They Were Students. Now They're Advocates, Too
Students at MLK Celebration describe how they became anti-racism advocates
Bentley’s 35th annual MLK Celebration was different this year. In most years, it features an on-campus event attended by hundreds as well as a prominent keynote speaker. The pandemic has made large gatherings impossible, so this year’s event featured a virtual, very candid discussion by four Bentley students who have used their voices to advocate for a more inclusive, equitable and just community.
“Given the activism we have seen from platforms like the @blackatbentley Instagram account and @sexism.at.bentley, we felt it was important to highlight the work that students, alumni, faculty and staff have been doing to make Bentley a better, more actively anti-racist and anti-oppressive community,” said Matt Banks, assistant director in Bentley’s Office of Diversity & Inclusion.
Panel members Hilary Yeboah ’21, Shaquille Moultrie MBA ’21, Evann Welty ’21 and Anjela Maravilla ’21 shared personal stories of experiences on campus and growing up that inspired their activism. The conversation was moderated by Lakeya Graves ’11, co-founder of the @blackatbentley Instagram account.
Hilary Yeboah ’21
Yeboah, a Corporate Finance and Accounting major, is from Ghana, where she says tight government control caused constant uncertainty, including access to basics like electricity, water and quality public education. Her father immigrated to America to provide access to education for Yeboah and her sister, but their mother had to stay behind.
“Although my life here in the States has been rocky with not being able to understand or speak English when I first came and being treated differently because of the color of my skin, my parents sacrificed a lot for me, which has always kept me going,” she said. “My experiences are what have pushed me to fight for the minority. I want to be the voice for those who have been pricked by various thorns in society and show them that those thorns are what build them up.”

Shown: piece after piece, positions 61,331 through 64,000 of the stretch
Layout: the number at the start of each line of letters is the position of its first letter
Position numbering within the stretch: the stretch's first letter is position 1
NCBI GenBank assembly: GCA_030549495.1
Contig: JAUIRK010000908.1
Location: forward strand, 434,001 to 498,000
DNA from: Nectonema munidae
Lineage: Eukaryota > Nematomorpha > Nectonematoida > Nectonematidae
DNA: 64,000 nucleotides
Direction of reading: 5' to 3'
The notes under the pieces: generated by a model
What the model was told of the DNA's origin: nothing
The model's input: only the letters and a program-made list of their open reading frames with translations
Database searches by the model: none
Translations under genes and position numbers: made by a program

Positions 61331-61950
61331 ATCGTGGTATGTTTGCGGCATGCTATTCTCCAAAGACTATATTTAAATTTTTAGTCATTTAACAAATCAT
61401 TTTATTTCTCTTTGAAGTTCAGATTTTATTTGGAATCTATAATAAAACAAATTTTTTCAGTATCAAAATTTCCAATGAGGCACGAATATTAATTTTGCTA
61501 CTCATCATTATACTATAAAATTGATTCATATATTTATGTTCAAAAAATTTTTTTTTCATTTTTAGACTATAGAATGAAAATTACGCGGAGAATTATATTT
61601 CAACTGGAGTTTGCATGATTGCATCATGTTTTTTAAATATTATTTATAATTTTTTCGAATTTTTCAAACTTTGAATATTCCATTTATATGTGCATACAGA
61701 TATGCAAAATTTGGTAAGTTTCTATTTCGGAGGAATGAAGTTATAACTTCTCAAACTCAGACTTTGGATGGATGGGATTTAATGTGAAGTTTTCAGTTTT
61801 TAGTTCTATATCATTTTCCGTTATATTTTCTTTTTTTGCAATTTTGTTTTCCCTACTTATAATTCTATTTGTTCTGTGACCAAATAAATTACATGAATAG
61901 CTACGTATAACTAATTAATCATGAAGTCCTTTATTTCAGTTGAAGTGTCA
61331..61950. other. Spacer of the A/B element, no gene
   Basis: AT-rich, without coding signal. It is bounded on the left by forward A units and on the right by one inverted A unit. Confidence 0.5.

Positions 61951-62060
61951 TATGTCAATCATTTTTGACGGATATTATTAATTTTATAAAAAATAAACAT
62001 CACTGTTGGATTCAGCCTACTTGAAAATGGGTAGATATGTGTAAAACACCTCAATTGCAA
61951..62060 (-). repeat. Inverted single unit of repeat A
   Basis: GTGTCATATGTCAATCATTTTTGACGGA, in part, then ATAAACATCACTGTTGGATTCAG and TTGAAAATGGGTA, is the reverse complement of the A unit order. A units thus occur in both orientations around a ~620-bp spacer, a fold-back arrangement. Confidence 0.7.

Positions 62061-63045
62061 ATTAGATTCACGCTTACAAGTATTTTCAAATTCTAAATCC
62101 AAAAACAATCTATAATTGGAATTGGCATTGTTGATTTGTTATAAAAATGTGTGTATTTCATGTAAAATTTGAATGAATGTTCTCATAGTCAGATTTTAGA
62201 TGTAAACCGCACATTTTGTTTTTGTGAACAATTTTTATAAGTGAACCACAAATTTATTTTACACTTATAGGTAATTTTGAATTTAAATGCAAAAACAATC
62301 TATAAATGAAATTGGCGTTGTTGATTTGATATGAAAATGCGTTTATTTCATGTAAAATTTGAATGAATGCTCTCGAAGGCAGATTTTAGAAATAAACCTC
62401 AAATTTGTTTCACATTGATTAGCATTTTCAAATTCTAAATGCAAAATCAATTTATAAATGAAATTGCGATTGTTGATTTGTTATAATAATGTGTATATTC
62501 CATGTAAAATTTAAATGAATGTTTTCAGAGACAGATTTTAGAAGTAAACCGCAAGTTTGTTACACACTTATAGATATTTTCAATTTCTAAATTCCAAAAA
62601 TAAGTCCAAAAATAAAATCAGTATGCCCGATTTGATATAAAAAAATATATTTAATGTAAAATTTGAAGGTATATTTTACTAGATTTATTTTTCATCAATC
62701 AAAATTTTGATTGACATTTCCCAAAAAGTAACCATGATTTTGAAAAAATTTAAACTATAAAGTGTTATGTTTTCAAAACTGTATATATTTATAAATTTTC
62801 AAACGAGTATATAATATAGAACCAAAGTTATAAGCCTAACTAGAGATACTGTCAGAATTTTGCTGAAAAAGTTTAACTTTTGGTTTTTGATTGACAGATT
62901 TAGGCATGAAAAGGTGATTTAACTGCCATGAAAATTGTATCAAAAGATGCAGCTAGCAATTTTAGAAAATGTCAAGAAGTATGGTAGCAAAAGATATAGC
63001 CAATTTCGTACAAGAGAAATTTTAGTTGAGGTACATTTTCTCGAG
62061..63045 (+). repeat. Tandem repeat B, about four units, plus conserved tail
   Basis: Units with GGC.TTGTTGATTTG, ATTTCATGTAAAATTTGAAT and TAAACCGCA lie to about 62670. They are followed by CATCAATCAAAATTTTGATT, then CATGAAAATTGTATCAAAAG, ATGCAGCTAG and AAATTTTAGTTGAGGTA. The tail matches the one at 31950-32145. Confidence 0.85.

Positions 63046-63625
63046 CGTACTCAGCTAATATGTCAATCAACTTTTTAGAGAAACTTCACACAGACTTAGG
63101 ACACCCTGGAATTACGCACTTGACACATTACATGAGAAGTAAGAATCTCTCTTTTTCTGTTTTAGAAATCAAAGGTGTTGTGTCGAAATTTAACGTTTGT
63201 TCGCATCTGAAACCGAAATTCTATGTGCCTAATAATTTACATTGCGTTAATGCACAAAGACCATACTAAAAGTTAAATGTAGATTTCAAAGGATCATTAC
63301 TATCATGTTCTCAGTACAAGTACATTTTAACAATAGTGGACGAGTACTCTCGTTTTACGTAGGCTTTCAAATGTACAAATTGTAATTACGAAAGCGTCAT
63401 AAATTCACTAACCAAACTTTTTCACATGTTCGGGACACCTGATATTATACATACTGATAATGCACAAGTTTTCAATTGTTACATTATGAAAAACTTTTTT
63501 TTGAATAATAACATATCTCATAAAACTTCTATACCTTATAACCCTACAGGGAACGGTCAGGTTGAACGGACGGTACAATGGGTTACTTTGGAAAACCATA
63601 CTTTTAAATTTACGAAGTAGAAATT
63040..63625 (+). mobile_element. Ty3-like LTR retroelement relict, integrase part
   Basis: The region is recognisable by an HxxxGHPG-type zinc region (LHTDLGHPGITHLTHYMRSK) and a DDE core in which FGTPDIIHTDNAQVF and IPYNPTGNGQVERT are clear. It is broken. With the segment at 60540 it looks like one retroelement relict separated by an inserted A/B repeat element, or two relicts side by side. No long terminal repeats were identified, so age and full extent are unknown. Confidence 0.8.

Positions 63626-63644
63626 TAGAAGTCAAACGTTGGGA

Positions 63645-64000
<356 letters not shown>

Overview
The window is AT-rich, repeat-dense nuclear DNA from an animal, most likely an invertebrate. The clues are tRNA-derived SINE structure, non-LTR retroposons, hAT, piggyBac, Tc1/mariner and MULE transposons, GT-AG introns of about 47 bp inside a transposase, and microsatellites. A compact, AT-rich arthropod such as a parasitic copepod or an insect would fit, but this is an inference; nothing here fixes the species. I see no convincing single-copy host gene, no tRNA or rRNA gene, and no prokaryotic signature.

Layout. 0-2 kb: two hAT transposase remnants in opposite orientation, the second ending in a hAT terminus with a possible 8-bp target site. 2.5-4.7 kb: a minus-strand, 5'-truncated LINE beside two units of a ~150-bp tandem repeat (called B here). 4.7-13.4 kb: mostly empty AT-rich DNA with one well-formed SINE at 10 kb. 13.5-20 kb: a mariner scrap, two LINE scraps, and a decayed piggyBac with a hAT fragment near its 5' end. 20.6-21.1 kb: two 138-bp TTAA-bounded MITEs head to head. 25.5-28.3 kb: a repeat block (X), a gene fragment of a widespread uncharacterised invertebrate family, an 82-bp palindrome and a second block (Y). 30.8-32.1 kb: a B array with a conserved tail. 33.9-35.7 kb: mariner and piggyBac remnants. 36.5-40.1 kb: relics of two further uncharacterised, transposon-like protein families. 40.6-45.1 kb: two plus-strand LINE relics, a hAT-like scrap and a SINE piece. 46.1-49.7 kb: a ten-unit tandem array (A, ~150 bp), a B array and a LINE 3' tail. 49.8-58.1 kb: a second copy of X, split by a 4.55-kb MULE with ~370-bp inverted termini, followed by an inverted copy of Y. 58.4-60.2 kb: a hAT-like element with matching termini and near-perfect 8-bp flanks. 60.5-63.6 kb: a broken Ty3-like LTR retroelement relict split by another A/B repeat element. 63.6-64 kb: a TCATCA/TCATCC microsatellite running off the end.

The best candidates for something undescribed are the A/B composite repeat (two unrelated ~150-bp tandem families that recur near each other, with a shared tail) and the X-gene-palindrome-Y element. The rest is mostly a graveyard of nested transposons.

Yeboah recalls how middle school teachers gave up on her and other Black students. She says she “felt stupid” at first but later realized why she had been treated differently than her white peers. “That was the point when I truly decided that I wanted to be the change that I wanted to be in my own life,” she said. “If I could show someone who feels lesser than others that they have a voice — I want to portray that we are all equal.”
Shaquille Moultrie MBA ’21
Moultrie grew up in North Charleston, South Carolina, in a neighborhood where he says violence and drugs were common and education was not a priority. Nevertheless, he has excelled in his pursuit of education and has been a leader both at Claflin University, where he completed his undergraduate degree, and at Bentley, where he is enrolled in the MBA program. But his accomplishments are a constant source of both pride and guilt.
“On a daily basis, I deal with survivor’s remorse,” he said. “Seventy percent of my friends are dead or in prison. I went to more funerals than weddings growing up. So I want to use my everyday life to show that you can achieve success through hard work.”
When Moultrie goes back home for the holidays, he volunteers at the community center where he grew up, helping students with their homework and reading and encouraging them to pursue a college education. At Bentley, he serves as a mentor to Black students. “At first I didn't believe I was an activist,” he said, “but six months ago, I learned that I’ve been doing this my entire life.”
Evann Welty ’21